The Amazon Search Tool you will find below will help you select and review the books we have discussed in session. Simply make use of the search field to find the title that I recommended to you.
Get Our of Your Mind
. . . . . And Into Your Life
Steven Hayes Ph.D.
For a scientist committed to empirical evaluation, it is important to show that prescribed materials can be helpful outside the context of a therapeutic relationship, so, generally speaking, we can assure that book like this is likely to be helpful. Several of the specific components in this book have been tested, sometimes in a form very similar to the way you are contacting this material. For example, several studies evaluated the impact of short passages drawn nearly word for word from ACT materials (very similar to what you’ve read) that were recorded on audiotape, read aloud by a research assistant, or were presented to the participants to read. Routinely, these studies focused on the ability of participants to tolerate distress of various kinds, such as gas-induced panic-like symptoms, extreme cold, extreme heat, or electric shock. A few studies looked at the distress produced by difficult or intrusive cognitions, or clinically relevant anxiety. Some were done with patients, others with normal populations. The specific ACT components that have been examined so far include defusion, acceptance, mindfulness, and values. The techniques included exercises, metaphors, and rationales, including several that can be found in this book (e.g., word repetition, physicalizing, leaves on a stream, the quicksand metaphor, the Chinese finger trap metaphor, and so forth). Thus, it seems fair to say that it is known that at least some of what you’ve read can be helpful at least some of the time outside of the context of a therapeutic relationship, when presented in a form similar to the form in which you have contacted this material.
Something Might Go
Terribly, Horribly Wrong:
A Guide to Life Liberated from Anxiety
Kelly Wilson Ph.D.
Troy Dufrene M.A.
You don’t need a book to tell you this much: Sometimes things fall apart, crack open, and miss the mark. You can plan and strategize and keep your eye on the horizon, watching for trouble. And nothing you can do will protect you from the fact that things might, when you least expect it, go terribly, horribly wrong. If you’re quite anxious about this, it’s not like you don’t have a reason. If you’re very anxious about this, you’re most certainly not alone. In fact, even if your whole life seems like it’s about anxiety, your story is a lot more common that you might imagine.
Well then, if you could just get your anxiety to go away, you could get on with the business of living your life, right? Humm . . . maybe-or maybe not. Does anxiety need to go away in order for you to live your life fully, vitally, with richness and purpose?
This book approaches the problem of anxiety much, much differently than most. Instead of trying help you overcome or reduce feelings of anxiety, Things Might Go Terribly, Horribly Wrong will help you climb inside these feelings, sit in that place, and see what it would be like to have anxiety and still make room in your life to breathe and rest and live-really and truly live-in a way that matters to you.
Although it’s grounded in a research-supported form of psychotherapy called acceptance and commitment therapy, also known as ACT, this small and delightful to read bok isn’t especially technical or stepwise. Rather, the book starts a conversation about why we all sometimes feel anxious and what role that anxiety serves in our lives. It connects the experience of anxiety to the essential experience of human suffering. And then, in sometimes unexpected ways, Things explores some basic ways of being in the world that can change the role anxiety plays in your life.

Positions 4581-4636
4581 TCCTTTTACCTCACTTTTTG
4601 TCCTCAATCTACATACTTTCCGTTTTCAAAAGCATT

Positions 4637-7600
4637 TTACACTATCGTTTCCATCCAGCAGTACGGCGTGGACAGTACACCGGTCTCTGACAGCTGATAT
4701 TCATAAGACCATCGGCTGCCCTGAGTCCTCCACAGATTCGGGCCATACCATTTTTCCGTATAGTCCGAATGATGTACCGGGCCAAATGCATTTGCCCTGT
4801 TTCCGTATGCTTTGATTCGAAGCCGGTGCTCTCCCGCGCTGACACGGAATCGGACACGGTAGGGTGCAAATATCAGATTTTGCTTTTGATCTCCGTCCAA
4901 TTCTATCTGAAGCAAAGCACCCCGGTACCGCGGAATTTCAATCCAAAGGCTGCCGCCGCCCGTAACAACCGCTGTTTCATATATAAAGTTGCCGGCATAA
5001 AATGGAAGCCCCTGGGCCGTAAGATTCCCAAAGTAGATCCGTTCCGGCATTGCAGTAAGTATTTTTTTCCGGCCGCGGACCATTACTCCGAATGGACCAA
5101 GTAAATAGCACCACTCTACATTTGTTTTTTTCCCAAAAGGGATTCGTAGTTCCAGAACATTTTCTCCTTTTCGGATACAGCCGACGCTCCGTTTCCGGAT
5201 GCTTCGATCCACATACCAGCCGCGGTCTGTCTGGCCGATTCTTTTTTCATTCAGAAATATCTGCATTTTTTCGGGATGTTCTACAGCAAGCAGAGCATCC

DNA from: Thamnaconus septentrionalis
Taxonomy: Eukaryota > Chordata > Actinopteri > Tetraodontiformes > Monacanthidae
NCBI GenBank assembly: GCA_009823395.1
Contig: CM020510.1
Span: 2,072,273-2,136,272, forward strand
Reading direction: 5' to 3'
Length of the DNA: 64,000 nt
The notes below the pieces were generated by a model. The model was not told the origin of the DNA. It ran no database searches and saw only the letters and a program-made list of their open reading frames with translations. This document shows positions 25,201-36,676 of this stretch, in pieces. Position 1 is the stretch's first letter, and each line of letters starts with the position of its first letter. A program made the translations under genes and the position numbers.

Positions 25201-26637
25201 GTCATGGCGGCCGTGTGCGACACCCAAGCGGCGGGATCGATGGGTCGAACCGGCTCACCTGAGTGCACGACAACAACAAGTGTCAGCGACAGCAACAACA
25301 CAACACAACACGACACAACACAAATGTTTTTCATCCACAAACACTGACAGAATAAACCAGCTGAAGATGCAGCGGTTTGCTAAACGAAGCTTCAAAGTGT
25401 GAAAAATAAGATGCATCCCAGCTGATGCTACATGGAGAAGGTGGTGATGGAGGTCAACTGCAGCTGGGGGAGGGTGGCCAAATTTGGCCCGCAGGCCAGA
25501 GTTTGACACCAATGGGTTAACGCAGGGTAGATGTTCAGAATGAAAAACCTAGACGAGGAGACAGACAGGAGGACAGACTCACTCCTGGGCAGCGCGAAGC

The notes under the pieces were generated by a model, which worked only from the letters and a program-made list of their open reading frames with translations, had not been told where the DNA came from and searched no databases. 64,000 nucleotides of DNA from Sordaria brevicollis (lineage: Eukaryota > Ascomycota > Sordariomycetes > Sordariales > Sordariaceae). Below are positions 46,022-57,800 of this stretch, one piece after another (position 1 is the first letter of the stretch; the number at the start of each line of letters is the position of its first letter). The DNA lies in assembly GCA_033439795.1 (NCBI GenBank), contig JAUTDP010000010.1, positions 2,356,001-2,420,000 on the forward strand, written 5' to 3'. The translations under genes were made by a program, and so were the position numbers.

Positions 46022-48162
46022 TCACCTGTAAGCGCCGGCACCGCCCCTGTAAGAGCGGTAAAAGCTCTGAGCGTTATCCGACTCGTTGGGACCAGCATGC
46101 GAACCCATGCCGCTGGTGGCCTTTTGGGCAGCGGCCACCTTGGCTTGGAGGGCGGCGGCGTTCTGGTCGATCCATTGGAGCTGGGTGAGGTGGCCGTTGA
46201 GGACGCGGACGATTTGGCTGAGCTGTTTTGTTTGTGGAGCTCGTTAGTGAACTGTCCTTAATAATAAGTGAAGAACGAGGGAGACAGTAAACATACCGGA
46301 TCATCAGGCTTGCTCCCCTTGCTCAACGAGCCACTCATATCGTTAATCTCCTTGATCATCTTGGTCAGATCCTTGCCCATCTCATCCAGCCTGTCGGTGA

The Science of Trust:
Emotional Attunement for Couples
John Gottman Ph.D.
For the past thirty-five years, John Gottman’s research has been internationally recognized for its unprecedented ability to precisely measure interactive processes in couples and to predict the long-term success or failure of relationships. In this groundbreaking book, he presents a new approach to understanding and changing couples: a fundamental social skill called “emotional attunement,” which describes a couple’s ability to fully process and move on from negative emotional events, ultimately creating a stronger relationship.
Gottman draws from this longitudinal research and theory to show how emotional attunement can down-regulate negative affect, help couples focus on positive traits and memories, and even help prevent domestic violence. He offers a detailed intervention devised to cultivate attunement, thereby helping couples connect, respect, and show affection. Emotional attunement is extended to tackle the subjects of flooding, the story we tell ourselves about our relationship, conflict, personality, changing relationships, and gender. Gottman also explains how to create emotional attunement when it is missing, to lay a foundation that will carry the relationship through difficult times.
Functional Analytic Psychotherapy:
Distinctive Features (CBT Distinctive Features)
How to Supercharge the Therapy You Currently Use!
This volume distils the core principles, methods, and vision of the approach. Each FAP principleis presented in terms of its intended purpose and is clearly linked to the underlying theory, thus providing clinicians witha straightforward guide for when and how to apply each technique.
FAP embraces awareness, courage, and love as integral to the treatment process. Part 1 of this volume reviews the history of FAP and the basic behavioural principles on which it is based. Part 2 provides an easy to use step-by-step guide to the application of FAP techniques.
Functional Analytic Psychotherapy is an approach undergoing a renaissance, and this volume uniquely summarizes the full history, theory, and techniques of FAP, resulting in a handbook perfect for clinicians and graduate students with or without a behavioural background.